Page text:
If any of us professionals here had done the run around time that you have done, and had to charge for it, it would have covered the cost of the new burner. Seriously consider the up grade. I promise you that it will pay for itself.  


@ February 6, 2012 9:34 AM in CO Incident:

That's what i tried to do. Have them be discrete. Especially if they didn't know how to find what they are looking for, and didn't find anything. Like in Tim's story. A false alarm will make a non-believer out of them.
I've had that UEI CO71A for a few years. Ive had it tell me that there was CO where I didn't think there was any, and tell me that there wasn't where I thought there was. More than once, where I was somewhere on another mission, I thought the gas equipment wasn't right. I put it in the outside exhaust to see what it is reading. Twice, it locked out at over 1600 PPM and I had to pull the batteries to reset it. I've compared it to my Fyrite Insight and they read about the same. So I trust it. And it is easier than dragging my Fyrite out of the truck. The best $200.00 I ever spent.


@ February 5, 2012 9:05 PM in CO Incident:

That was my quandary. I didn't want ten fire trucks pulling up and a bunch of jacketed fire persons traipsing around the lobby while evacuating the building. Whatever was wrong, wasn't huge. But the management would come to attention when they went looking for the problem. Tim McIlwaine has had experience with another Inn in the close area. The AHJ seemed to be genuinely interested in the problem. Maybe I'll see.

Fire Department:

@ February 5, 2012 6:04 PM in CO Incident:

I did that. But read the postings from Tim McIlwaine.
Don't count on anyone finding the cross connections we find.

Sludge in Supply:

@ February 5, 2012 5:44 PM in Clogged nozzle

Where are you located?
Did you say that you were in SE Massachusetts? Or was that someone else. If you are, is the oil line in a blue plastic NMT conduit or is it a copper tube covered in red, orange of yellow plastic? If you live in Massachusetts, and your oil line doesn't meet the criteria of what I just wrote, you are not in compliance and the oil service techs would know that. If so, double, no, triple LAZY, LAZY, LAZY. It is no biggie to change the oil line. Some are harder than others but if it goes under a concrete floor, your insurance company may demand that you replace the line.
Where are you located?
In Massachusetts, we have to fill out a form stating that the oil system is in compliance. One form if it is from the install and another when we have to bring it into compliance. With our license numbers on it and legal responsibility. Where I work, the oil companies will NOT deliver unless they have their own copy on file for their insurance records.
Not to be trifled with.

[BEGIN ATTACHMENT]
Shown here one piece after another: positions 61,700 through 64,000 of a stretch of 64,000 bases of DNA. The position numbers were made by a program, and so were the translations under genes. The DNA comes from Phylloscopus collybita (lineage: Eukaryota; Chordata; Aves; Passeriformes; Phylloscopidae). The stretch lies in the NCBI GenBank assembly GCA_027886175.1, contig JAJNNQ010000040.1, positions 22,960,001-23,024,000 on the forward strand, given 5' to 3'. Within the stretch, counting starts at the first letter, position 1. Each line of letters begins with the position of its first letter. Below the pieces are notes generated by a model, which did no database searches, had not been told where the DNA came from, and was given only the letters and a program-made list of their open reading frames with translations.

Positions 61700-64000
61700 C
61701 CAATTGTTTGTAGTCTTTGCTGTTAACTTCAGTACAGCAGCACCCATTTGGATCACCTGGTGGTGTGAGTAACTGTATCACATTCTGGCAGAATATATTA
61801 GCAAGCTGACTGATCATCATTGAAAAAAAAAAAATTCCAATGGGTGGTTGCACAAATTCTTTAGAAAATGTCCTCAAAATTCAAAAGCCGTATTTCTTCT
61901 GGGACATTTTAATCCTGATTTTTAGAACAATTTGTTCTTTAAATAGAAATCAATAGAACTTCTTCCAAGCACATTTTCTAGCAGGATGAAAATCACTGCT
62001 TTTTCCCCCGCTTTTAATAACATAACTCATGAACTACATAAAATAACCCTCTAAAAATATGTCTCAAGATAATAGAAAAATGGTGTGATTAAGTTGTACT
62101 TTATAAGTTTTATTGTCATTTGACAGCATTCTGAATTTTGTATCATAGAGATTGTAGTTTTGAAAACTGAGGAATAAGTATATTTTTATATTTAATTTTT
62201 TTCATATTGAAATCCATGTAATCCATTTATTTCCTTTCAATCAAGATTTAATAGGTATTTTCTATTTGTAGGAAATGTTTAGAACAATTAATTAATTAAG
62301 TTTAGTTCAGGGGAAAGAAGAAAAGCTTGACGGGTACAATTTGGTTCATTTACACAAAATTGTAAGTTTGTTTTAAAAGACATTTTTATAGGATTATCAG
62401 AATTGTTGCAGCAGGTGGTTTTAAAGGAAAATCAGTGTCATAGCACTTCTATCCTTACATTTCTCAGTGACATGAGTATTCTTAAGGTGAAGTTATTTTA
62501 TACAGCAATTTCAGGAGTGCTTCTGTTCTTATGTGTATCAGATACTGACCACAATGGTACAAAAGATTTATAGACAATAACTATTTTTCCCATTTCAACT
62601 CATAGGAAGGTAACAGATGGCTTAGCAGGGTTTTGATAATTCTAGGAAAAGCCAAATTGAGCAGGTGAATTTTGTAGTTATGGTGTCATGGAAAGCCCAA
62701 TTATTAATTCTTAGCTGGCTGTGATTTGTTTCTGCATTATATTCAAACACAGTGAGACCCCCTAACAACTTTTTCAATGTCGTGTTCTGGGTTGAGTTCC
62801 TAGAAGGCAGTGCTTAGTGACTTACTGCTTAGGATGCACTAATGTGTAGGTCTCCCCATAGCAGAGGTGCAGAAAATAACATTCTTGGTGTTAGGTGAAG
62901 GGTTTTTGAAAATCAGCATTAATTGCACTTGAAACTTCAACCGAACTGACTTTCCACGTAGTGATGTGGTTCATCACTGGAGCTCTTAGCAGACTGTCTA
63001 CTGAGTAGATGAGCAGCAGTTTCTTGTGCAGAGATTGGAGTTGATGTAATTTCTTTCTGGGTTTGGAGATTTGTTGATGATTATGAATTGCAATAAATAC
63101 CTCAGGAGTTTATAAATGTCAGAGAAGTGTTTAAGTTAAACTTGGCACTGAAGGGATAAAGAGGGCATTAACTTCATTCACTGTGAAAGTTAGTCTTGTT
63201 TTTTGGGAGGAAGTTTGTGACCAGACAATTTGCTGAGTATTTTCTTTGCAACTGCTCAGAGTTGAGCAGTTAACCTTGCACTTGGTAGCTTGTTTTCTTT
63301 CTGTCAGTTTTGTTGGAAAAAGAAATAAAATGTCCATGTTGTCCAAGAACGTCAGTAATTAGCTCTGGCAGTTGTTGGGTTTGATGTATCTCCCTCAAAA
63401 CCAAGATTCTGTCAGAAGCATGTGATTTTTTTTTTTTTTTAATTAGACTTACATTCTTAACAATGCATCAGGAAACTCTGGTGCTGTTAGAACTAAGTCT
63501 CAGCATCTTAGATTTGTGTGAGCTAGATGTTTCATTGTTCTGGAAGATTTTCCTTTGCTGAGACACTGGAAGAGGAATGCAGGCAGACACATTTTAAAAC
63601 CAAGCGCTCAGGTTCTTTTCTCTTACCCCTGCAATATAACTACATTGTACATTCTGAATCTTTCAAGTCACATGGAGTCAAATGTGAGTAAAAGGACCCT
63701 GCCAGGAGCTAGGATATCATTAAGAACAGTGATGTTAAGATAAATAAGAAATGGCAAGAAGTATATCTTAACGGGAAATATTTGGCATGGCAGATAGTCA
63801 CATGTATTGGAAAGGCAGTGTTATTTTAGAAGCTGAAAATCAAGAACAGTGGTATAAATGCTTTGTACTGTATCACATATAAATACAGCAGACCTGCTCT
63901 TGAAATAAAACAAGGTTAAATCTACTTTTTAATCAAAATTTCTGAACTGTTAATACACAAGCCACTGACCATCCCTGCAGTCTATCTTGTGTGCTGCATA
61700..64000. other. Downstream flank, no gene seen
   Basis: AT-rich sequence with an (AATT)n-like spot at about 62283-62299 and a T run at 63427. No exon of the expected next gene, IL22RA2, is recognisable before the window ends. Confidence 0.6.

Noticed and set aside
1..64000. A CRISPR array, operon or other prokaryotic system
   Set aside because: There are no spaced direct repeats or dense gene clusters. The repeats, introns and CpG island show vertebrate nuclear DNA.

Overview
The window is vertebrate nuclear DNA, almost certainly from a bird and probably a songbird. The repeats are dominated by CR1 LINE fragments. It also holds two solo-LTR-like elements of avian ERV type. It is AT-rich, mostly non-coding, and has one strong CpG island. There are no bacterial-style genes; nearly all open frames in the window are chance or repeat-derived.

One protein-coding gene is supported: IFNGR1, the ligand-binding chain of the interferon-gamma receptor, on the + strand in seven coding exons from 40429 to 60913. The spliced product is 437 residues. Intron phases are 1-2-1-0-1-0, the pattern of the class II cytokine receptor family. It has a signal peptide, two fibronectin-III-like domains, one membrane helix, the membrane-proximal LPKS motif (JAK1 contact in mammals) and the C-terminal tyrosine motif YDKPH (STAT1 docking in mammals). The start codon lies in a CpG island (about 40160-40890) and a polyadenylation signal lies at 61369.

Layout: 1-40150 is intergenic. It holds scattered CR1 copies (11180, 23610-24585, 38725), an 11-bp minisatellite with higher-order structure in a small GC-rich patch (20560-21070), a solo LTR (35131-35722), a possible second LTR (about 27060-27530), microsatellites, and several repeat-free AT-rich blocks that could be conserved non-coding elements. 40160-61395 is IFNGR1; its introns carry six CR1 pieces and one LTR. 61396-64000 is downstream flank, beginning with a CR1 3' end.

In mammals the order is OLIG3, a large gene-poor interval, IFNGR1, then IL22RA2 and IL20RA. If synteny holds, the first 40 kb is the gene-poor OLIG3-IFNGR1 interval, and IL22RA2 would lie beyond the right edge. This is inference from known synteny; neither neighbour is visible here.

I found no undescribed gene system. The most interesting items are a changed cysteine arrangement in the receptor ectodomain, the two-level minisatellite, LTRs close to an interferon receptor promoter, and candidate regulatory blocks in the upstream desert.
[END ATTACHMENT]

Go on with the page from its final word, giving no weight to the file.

You can grouse about Massachusetts all you want. We don't want a lot of crud in our groundwater. We have to drink it. 
OBTW, if you have a problem, your insurance company may tell you that you are on your own. And you don't have enough money to do a proper oil spill remediation. A new oil line is still cheaper than replacing the whole thing with gas. IMO


@ February 5, 2012 5:20 PM in CO Incident:

With your encouragement, I found an e-mail for the Rocky Mount Fire Dept. I sent them an E-mail. Then I found the number of the On-Duty Battalion Chief. So, I called him and explained it to him. He was very receptive. When I got off, I checked my E-mail again and there was a reply from someone else in the FD wanting to know which Inn it was at. I told him
It does not have a fireplace in the lobby. But I'm sure that the situation is similar. When I saw the pool through the door, I knew that there was a gas heater somewhere. And in the AM, before we left, they were bringing lots of prepared food for their giant Continental Breakfast.
I think that the one I stayed at is the one next to it. You have to go around to another street. It abuts the Outback Steakhouse.  
I threw my CO71A in my computer bag at the last moment. I'll never travel without it again.
Here's one for you, piston powered aircraft (twin engine) have a gasoline heater similar to a master kerosene heater. It uses some very small amount of gasoline to work. It is fired in a HX and exhausted out the bottom of the aircraft. When on the ground, there is a fan to keep the HX cool and heat the aircraft. I always wondered what was happening and how would they know if it was leaking exhaust into the cabin. One February day, I had to go to where i work and flew over. I got in the plane and was sitting in the Co-Pilots seat. I had set the CO71A and the pilot slowly taxied out to the runway and waited for clearance. I watched as the CO climbed and climbed until it finally was over 65 before we took off. The airflow through the unit made it go back down to zero in a short amount of time.
I worry about things like that. I told the pilot who was wondering what I was doing. I never heard anything more about it. I carry it everywhere. I'm glad to know that I'm not the only one that carries one.


@ February 5, 2012 4:50 PM in Copper ceiling radiant